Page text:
A big part of me would love to see the Jays do something different in left, though I have to admit that, ugly as it's been defensively, the Carrera-Pearce combo has actually been quite effective. Pearce is better suited to DH, especially because he is versatile enough to man a position every once in a while in order to give guys like Josh Donaldson or Russell Martin or Troy Tulowitzki days off. But unless the Jays find a taker for Kendrys Morales (which seems unlikely), or simply eat what's left on that contract (even less likely), I don't see what else they can do with Pearce.
I'd love to see a second baseman brought in, for example, who could either play in left himself, or who would shift Travis to left, which I think would make the club much better equipped to handle a potential Travis injury, because they'd still have Alford, Hernandez, Pompey, Smith Jr., etc.—depth they don't yet have up the middle. But the safe money, for now, is on Carrera and Pearce in left, Pillar in centre, and Hernandez in right—at least to start.
I'd expect that the Jays will at least try to be a little more imaginative than that, though.
I'd be curious to hear the names you have ahead of Roberto Alomar in terms of the greatest Blue Jays ever, and what metrics you're working with to decide that?
This question has come up because it's the Jays' 40th anniversary season, and Sportsnet has spent a bunch of time this summer pushing the idea of naming the 40 best players in franchise history. Over the weekend, Stephen Brunt capped off this project by writing that Roberto Alomar is the club's greatest ever.
I wrote about this back in June at Blue Jays Nation, after noticing that Sportsnet had put together an interactive page allowing fans to vote on their choices for the top 40 Blue Jays ever, and that Alomar was the fans' choice as No. 1. This is, of course, wrong.
Alomar was an incredible player, a rock star, a crucial player in the Jays' two World Series wins, and is a deserved Hall of Famer. But whole lot of his Hall of Fame career was played elsewhere. His two best seasons (by Wins Above Replacement) came when he was in Cleveland. Of his 63.6 career WAR (per FanGraphs), only 20.3 came with the Blue Jays.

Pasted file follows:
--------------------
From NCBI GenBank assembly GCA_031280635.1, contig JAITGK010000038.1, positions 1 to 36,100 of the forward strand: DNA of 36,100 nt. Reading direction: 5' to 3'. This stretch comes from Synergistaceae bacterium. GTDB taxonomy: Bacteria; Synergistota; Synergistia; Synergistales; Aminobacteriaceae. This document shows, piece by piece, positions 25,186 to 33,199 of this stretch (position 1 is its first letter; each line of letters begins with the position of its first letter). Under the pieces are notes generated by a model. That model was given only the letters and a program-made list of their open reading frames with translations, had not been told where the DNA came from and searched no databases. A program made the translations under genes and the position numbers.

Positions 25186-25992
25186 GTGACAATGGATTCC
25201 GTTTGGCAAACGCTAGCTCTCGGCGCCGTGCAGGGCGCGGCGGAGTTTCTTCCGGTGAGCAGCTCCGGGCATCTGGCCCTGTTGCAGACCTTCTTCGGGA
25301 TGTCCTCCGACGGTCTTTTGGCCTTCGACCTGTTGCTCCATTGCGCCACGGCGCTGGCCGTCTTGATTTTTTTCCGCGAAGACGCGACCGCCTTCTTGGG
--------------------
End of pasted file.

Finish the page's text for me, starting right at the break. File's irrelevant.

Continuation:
The myth and the narrative simply doesn't live up to the reality.
And that's not just me relying on advanced stats to denigrate a great player. All that intangible stuff is why I'd happily say Alomar was a greater Blue Jay than a huge number of guys who compiled more WAR as Blue Jays than he did. Per FanGraphs, he sits behind Devon White, Ernie Whitt, Edwin Encarnacion, John Olerud, Lloyd Moseby, and Vernon Wells, none of whom I'd put ahead of Alomar on such a list. I probably wouldn't put Jesse Barfield ahead of him, either, though he was worth nine more wins to his Blue Jays teams than Alomar was. But Carlos Delgado, Tony Fernandez, and Jose Bautista were worth 15 more wins as Blue Jays than Alomar was. All the intangibles in the world can't reconcile placing Robbie ahead of them—at least not for me.
And those are just the position players! Juan Guzman, Jim Clancy, Jimmy Key, Dave Stieb, and Roy Halladay all top Alomar's WAR total as Jays, too.
Sure, some of these guys were just "compilers," or guys who played here long enough to rack up more wins that Robbie did in his five years. But if you want to look at it on a rate basis, Alomar's WAR per 150 games still falls just short of Bautista's, and well short of Halladay's mark on a per-30-start basis. Plus, if you start playing that game, they're all going to get dwarfed by Roger Clemens and Josh Donaldson.
Of course, we're not playing that game—the idea of the list isn't about which Blue Jays player provided the most wins above replacement, nor am I making it that. I honestly believe Alomar was better, "greater," bigger, and more important to the franchise and his teams than his WAR totals show. But I don't think it's right to penalize guys like Bautista and Halladay for not having better teammates. They were better players here and for longer.
Who would you be willing to trade Vlad Jr for?
Pretty close to no one. Maybe precisely no one.
I mean, OK, I'd probably do it for Mike Trout. But even then, you have to think: Trout's only under contract for three years after this one, and at $33.25 million per season. That's an enormous chunk of any club's payroll. And Guerrero, who in no way should be compared with Trout, and in fact, still has a very, very real chance of not turning into anything, really does look like he's going to be a hell of a special one, and will be a Blue Jays player for six or seven years (if they manipulate his service time right) for a fraction of that kind of cost. There is just so much surplus value to potentially be had there.
Let's just keep him, OK?
I'm thinking about taking a couple games off from watching & caring this week, for sanity sake, does that make me a bad fan?
Whoa, whoa, whoa. Wait a second, wait, wait. You mean to tell me you've actually been watching this shit???